First in this mini-series on officiating and “the beautiful game,” I turn my attention to Howard Webb. Lauded by many outside of the Arsenal circle now for many years as the “best official in England”  some of the cracks are beginning to show and I’ve seen a few commentators take some of his decisions to task. Even still, right now, I agree that Howard Webb is the pinnacle of English officiating.

I have seen this type of official many, many times in my career as a sports fan: he’s the “I’m in charge here” official. He’s the guy who feels like it’s his job to dictate the game. He, like Graham Poll before him, will often give out a quick yellow to let both teams know that he’s the boss. The problem is that in doing that he becomes the center of the game rather than the players and even if he gets every decision perfect, by injecting himself into the spotlight, he radically changes the game. It’s no longer 22 men playing against each other in a fair competition it’s “how will Howard Webb call this game?”

In the first 5 minutes on Sunday, Webb gave Lampard a yellow card. Now, I’ve seen a lot of fouls. I’ve seen a lot of Chelsea fouls. I’ve seen Frank Lampard get away with fouls that would have had lesser players sent off. But I can’t recall the last time I saw Frank Lampard get a yellow card in the first 5 minutes of a big game for a very slight foul. It wasn’t Lampard’s transgression (Lord knows he’s sinned) that earned him that yellow, it was Howard Webb telling the world that he was in charge and that one call radically changed that game.

The lie of the whole thing is that Webb isn’t in charge. All you have to do is see the disgraceful way that Wayne Rooney acted after he’d kicked a player who was shielding the ball for a throw in to see this point illustrated. Rooney was called over by Webb, presumably for another talking too (his 3rd of the game) and he turned his back on Webb and walked away. When Webb blew his whistle and called Rooney over he threw his hand up in the universal sign of “go fuck yourself” and kept walking, back turned. It was eerily reminiscent of the Ashley Cole, Mike Riley incident last year that supposedly sparked the whole “Respect” campaign and yet here we are, in the midst of this “Respect” campaign and the league’s best official is chronically incapable of keeping the respect of even one player, much less the whole Manchester United team. Respect, my ass.

Those two instances sum up the problems with officiating in the league: we see it every weekend and everyone knows that the games are not called fairly. As Rafa Bentiez would say “It’s a fact.” When Javier Mascherano can be sent off for his petulant display against the referees while Wayne Rooney gets away with it in every game there are clearly different rules being applied. Does anyone think for a second that Gael Clichy would be allowed to disrespect Howard Webb by turning his back on him and waving him off in the “go fuck yourself” manner? No, of course not.

And back to Lampard’s yellow, I’m no Chelsea fan, in fact I think they are a bunch of cheating scumbags, but that was not the old dirty Chelsea out there by any stretch of the imagination. Certainly not the kind of Chelsea team that deserved 5 yellow cards. And more to my point, if Lampard gets a yellow straight away for that tackle, then how on earth did Kevin Davies escape a yellow against Arsenal for either of his first two fouls?  Both of those fouls are straight red cards if I’m officiating because they are intentional dangerous play. Both the “oops, I was jumping” elbow to the face and the “I’m going for the ball” stamp on your opponent’s foot intend harm in order to “soften up” your opponent –  red card, end of story. The point is, unless the official wants to say “I’m in charge” fouls are treated differently depending on who is committing them and/or at what point in the game they are committed.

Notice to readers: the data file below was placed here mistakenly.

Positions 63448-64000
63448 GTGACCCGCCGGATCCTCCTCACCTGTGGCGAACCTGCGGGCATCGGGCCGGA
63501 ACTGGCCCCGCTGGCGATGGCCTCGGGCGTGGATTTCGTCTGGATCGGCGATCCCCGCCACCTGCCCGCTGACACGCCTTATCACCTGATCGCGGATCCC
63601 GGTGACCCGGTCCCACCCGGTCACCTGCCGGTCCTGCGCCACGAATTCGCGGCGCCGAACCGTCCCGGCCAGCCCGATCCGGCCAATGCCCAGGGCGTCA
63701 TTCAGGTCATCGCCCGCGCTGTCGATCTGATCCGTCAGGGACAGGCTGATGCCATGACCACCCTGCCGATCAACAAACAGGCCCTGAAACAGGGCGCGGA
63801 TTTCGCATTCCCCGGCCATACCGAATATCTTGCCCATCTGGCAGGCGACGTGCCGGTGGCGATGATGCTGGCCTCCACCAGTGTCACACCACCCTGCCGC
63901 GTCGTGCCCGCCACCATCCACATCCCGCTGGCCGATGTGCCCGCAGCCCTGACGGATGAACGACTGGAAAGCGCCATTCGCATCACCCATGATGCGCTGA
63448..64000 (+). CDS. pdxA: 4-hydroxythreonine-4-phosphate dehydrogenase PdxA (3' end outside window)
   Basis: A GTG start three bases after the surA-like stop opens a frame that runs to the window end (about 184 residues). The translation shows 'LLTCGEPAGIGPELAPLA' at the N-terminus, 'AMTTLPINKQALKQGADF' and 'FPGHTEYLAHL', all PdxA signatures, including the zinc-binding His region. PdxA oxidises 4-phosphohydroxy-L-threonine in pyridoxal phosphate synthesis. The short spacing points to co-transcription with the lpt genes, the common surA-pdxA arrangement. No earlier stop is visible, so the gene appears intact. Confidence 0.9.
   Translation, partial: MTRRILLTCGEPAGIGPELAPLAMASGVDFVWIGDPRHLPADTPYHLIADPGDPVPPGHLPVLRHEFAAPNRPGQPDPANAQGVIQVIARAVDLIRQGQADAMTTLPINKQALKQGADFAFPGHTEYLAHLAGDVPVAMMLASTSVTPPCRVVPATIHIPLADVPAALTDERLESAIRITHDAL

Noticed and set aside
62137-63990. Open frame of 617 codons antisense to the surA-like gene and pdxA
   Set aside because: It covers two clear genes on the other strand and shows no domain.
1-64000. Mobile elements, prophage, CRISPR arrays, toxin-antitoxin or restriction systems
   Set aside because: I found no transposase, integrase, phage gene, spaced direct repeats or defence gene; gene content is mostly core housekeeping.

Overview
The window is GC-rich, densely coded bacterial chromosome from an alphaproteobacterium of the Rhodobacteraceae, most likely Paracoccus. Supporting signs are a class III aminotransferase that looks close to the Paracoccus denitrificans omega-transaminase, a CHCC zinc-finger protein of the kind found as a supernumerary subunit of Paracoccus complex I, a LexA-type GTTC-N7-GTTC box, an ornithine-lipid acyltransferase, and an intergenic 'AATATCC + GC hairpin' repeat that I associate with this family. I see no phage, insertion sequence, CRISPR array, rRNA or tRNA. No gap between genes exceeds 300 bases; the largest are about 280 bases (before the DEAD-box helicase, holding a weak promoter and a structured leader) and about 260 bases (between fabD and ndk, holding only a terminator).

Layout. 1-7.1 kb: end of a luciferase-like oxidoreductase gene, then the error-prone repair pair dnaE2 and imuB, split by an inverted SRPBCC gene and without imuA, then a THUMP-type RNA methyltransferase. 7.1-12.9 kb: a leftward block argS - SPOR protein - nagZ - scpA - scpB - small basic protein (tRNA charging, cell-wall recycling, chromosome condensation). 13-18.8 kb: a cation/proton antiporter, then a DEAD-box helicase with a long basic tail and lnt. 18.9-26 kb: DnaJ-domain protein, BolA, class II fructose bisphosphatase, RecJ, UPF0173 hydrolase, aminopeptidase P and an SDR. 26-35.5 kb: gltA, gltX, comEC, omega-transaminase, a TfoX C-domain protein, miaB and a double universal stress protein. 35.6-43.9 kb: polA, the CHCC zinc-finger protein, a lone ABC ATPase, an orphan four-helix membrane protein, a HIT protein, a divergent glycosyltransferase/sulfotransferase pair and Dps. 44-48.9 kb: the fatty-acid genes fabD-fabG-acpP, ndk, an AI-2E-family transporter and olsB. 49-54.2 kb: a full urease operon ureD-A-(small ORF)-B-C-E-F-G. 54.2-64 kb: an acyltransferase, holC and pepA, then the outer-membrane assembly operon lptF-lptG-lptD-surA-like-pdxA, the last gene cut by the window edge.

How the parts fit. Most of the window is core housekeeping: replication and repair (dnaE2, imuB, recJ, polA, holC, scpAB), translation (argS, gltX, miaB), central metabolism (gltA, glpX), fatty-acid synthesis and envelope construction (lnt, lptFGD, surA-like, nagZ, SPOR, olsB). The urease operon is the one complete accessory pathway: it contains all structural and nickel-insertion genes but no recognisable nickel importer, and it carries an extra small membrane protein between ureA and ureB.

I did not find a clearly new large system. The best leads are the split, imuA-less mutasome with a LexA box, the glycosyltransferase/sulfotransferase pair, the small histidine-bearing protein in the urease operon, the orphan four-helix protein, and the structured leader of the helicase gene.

If the league wants fans and players and managers to respect the officials then these officials will need to do something to earn our respect because right now the only time anyone respects the officials is when their club is on the receiving end of beneficial treatment. The danger of that culture, where we all just expect poor decisions or see one team being treated differently than another is that we become inured to that discrepancy between the rules and how they are called and when that happens, you get the referee scandal that hit Serie A and the referee scandal that hit the NBA.

Dirty officials can’t get away with making bad calls if we all expect games to be called fairly. To that end, I’d like to see a couple changes. First, instant replay: there is no reason on earth that penalty claims, goal claims, straight red cards, and the like can’t be challenged using video evidence. A sensible system by which managers and fans can get some satisfaction by challenging a decision is absolutely needed and would lead to my second change. Second, no talking to the officials by managers and players. Apart from asking the fourth official to challenge a call, managers should not be in their technical area disgracing themselves by squawking at the officials. I’m looking at you Mr. Wenger. Moreover, players and managers should not be allowed to follow the official down the tunnel and ask them questions during half-time. I’m looking at you Mr. EveryEnglishManager. Third, displays like the ones that Wayne Rooney acts out in every Premier League match should be punished, every time.

True respect cannot be mandated. However, by cleaning up the big calls using video replay, scrubbing the taint of collusion by keeping managers and players away from the referees during breaks, and by punishing players when they show disrespect the league could clean up its image quite a bit and get things back on the right track. If they don’t, the cloud of impropriety will continue to hang over the league.

Because right now, if Man U was paying off the officials, would anybody notice the difference?